You’ve got an interview coming up – eek! Don’t panic, you’ll feel a lot calmer when you’ve read our top interview tips and most common interview questions. But hang on a minute – what’s a competency-based interview question when it’s at home? And why is it something you must know about before you even think of attending that interview?
What is a competency-based interview question?
Competency-based questions ask you to draw on your real-life experience to prove that you have a skill needed to do the job you're applying for. They usually begin "Tell us about a time when…" or "Give an example of when you…"
Here are some examples of the kinds of questions you might be asked:
- Describe a situation where you completed a high-quality piece of work to a tight deadline.
- Tell us about the last time you lead a team.
- When did you last stand up to a manager, why, and what was the result?
This contrasts with the more traditional sort of interview where the panel asks broad questions like "Why do you want this job?", "What can you bring to the business?" or "Do you work well as part of a team?"
Why do interviewers ask competency-based questions?
These more familiar questions are intended to get a general sense of you as a person. On the other hand, competency-based questions are more targeted, and allow interviewers to get a clear picture of whether you have the skills on the job description, and whether you have the attitude and approach they are looking for in a candidate.
Some employers like to conduct whole competency-based interviews, while others mix competency-based questions in with more general questions.
I’m applying for my first job. How on earth do I answer them?
Because they require you to demonstrate very specifically that you have a particular skill, answering competency-based questions can be quite stressful and demanding. This is never more true than when you’re new to interviews – and have very little work experience to draw on.
The first thing to say is that if you’ve been invited to interview, the employer has a good feeling for you – and don’t forget they’ve read your application and know you’re new to the game. So you can relax just a little bit!
At the same time, the reason they’ve invited you to interview is because they see that you have potential. Use your interview to demonstrate that potential by drawing on experiences from your home and school life, plus any clubs and societies you’re part of, to give good examples of why you have the skills needed to do the job.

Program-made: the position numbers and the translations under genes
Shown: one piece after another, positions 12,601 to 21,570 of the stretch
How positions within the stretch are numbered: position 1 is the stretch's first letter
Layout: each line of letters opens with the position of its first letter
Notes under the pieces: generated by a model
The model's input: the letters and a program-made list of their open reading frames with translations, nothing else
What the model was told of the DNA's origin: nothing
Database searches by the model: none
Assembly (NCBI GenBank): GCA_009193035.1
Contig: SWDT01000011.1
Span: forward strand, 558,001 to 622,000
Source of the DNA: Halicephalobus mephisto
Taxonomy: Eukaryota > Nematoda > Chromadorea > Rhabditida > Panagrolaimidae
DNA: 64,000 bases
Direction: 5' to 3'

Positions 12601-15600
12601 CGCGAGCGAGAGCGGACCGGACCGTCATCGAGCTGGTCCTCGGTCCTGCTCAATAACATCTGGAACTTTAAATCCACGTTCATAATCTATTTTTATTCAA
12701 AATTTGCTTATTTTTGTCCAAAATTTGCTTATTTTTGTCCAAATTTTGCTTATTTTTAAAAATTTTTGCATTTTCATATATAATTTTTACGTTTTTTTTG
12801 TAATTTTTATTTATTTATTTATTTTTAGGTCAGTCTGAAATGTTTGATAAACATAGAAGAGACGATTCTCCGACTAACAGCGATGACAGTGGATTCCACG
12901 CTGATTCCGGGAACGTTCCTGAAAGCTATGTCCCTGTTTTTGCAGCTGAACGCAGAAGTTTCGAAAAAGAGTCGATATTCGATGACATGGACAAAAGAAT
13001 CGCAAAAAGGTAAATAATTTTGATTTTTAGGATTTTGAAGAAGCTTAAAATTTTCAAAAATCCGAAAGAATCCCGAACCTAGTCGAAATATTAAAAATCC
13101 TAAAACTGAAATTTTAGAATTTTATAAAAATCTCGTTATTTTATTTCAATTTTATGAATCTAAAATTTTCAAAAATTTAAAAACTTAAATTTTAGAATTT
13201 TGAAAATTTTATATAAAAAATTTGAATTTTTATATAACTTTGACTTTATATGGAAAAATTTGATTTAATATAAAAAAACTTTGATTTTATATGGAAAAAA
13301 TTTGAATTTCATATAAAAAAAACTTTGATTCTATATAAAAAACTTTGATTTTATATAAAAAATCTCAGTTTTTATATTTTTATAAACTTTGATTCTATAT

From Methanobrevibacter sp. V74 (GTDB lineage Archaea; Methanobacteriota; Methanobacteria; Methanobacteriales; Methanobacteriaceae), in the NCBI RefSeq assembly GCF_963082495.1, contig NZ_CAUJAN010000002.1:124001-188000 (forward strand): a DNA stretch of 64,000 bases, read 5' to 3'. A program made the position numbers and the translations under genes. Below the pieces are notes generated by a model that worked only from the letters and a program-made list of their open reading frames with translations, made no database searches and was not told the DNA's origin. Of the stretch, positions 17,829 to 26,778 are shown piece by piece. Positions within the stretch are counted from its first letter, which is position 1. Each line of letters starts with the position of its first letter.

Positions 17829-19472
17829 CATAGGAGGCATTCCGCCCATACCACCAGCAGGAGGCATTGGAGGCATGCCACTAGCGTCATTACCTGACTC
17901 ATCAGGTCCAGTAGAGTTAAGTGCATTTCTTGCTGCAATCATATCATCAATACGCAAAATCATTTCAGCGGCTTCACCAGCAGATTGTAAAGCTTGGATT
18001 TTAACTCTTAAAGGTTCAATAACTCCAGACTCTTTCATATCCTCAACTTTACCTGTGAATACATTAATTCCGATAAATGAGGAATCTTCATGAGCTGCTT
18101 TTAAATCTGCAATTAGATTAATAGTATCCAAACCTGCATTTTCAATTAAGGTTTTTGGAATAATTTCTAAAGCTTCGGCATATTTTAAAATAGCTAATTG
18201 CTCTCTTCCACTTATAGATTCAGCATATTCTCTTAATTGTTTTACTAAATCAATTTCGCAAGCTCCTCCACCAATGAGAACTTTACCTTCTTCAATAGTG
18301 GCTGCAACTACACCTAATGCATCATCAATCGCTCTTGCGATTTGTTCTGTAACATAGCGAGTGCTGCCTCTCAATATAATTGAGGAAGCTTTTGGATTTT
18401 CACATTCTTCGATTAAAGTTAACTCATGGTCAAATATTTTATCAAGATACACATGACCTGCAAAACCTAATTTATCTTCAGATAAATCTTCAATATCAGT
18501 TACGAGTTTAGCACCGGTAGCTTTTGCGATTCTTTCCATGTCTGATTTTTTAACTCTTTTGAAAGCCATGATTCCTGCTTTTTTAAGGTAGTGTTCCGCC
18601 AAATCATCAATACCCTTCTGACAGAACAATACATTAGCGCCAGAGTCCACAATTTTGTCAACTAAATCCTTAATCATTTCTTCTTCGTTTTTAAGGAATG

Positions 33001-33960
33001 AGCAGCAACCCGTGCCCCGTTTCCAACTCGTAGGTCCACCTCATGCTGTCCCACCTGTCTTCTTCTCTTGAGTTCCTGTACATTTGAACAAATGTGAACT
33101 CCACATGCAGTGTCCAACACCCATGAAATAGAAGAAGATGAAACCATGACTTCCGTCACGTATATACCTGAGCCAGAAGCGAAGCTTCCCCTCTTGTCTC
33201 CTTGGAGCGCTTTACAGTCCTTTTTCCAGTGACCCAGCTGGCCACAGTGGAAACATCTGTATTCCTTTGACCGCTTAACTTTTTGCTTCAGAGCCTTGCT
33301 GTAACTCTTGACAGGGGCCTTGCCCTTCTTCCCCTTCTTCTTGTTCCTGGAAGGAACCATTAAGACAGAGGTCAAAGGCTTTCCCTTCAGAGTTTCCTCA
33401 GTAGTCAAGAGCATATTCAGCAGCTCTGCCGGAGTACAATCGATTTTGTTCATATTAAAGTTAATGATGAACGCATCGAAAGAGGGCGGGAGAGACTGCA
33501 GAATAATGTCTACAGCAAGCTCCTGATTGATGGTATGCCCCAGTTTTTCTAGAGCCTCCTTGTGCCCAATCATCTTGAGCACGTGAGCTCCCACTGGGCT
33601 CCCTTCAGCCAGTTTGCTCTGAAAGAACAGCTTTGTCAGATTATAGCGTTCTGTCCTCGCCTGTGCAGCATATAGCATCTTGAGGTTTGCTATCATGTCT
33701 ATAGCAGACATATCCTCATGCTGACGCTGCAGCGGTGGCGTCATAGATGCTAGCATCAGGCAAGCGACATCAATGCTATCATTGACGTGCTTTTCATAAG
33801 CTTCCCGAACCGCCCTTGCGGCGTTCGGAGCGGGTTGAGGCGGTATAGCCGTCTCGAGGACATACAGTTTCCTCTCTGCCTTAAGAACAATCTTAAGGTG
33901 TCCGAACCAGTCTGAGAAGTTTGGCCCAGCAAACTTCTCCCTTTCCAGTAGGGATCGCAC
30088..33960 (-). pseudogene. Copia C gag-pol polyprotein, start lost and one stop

If you can do this, you could well earn extra brownie points for being resourceful and creative, even if your answers aren’t quite as relevant as more experienced candidates.
Common skills you’ll be asked about include your ability to communicate, solve problems, work as part of a team, and think outside the box – all things you have to do at school and in other areas of your life. The best way to perform well is to think about these skills and how you have demonstrated them – and come prepared.
How can I prepare?
Start by listing these transferable skills that are required in any job – as well as the ones we listed above, this includes things like numeracy, literacy and IT. Take a look at this list to see other skills and get an idea of how you have demonstrated them at school.
Next, look at the skills and experience required in the job description to your list, as you may well be asked about these in your interview. These could be things like:
- The ability to work with spreadsheets and analyse data.
- A flair for writing engaging social media posts.
- Experience of delivering presentations to management.
Although you might not be familiar with these skills from your Saturday Job at the Spar, they are all things you may have experience of from your home or school life. For example, if you’ve given frequent presentations to your teacher in A-level history, then you can use that as a basis for your answer to the third example.
Come up with two examples for each skill or experience – two, because the interviewer may like to hear more evidence if they’re not convinced the first time round, or you’ve already used an example in your application.
Next, use the STAR method to come up with a knock-out answer:
Watch this video to find out how to put the STAR method into action:
Anything else I need to know?
Yes. You might be asked to give examples of when something’s not gone according to plan:
- Tell us about when you upset a colleague.
- Give an example of when you missed a deadline.
The best way to deal with these questions is not to make excuses (“I slapped my friend because she deserved it”) but to turn a negative into a positive. What did you learn from your experience? Did the supposed failure allow you to do better in the end?
You may not have much work experience, but being well prepared for those pesky competency-based questions can really pay off. It will show that you are smart and creative enough to apply lessons across different areas of your life, and care enough about the job to prepare thoroughly.